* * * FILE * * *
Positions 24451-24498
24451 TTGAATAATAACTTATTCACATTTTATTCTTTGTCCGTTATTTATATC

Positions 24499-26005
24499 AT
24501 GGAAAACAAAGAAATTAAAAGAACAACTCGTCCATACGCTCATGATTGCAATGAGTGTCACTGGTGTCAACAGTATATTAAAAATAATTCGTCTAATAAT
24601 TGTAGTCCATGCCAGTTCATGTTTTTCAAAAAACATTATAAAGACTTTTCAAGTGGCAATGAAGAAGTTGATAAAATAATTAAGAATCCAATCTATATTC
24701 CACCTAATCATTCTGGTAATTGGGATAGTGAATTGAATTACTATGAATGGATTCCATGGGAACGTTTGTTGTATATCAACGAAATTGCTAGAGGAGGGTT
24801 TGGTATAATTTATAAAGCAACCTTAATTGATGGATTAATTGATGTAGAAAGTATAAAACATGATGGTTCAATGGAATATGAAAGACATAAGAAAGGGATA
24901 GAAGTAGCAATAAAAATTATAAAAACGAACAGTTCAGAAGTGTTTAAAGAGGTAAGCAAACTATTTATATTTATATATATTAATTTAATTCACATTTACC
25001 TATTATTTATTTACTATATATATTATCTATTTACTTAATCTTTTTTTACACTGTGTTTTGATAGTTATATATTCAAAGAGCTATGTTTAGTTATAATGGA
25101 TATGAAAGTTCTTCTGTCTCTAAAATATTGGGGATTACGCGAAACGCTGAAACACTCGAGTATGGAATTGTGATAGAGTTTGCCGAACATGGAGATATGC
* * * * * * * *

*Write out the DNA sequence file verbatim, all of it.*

Positions 24451-24498
24451 TTGAATAATAACTTATTCACATTTTATTCTTTGTCCGTTATTTATATC

Positions 24499-26005
24499 AT
24501 GGAAAACAAAGAAATTAAAAGAACAACTCGTCCATACGCTCATGATTGCAATGAGTGTCACTGGTGTCAACAGTATATTAAAAATAATTCGTCTAATAAT
24601 TGTAGTCCATGCCAGTTCATGTTTTTCAAAAAACATTATAAAGACTTTTCAAGTGGCAATGAAGAAGTTGATAAAATAATTAAGAATCCAATCTATATTC
24701 CACCTAATCATTCTGGTAATTGGGATAGTGAATTGAATTACTATGAATGGATTCCATGGGAACGTTTGTTGTATATCAACGAAATTGCTAGAGGAGGGTT
24801 TGGTATAATTTATAAAGCAACCTTAATTGATGGATTAATTGATGTAGAAAGTATAAAACATGATGGTTCAATGGAATATGAAAGACATAAGAAAGGGATA
24901 GAAGTAGCAATAAAAATTATAAAAACGAACAGTTCAGAAGTGTTTAAAGAGGTAAGCAAACTATTTATATTTATATATATTAATTTAATTCACATTTACC
25001 TATTATTTATTTACTATATATATTATCTATTTACTTAATCTTTTTTTACACTGTGTTTTGATAGTTATATATTCAAAGAGCTATGTTTAGTTATAATGGA
25101 TATGAAAGTTCTTCTGTCTCTAAAATATTGGGGATTACGCGAAACGCTGAAACACTCGAGTATGGAATTGTGATAGAGTTTGCCGAACATGGAGATATGC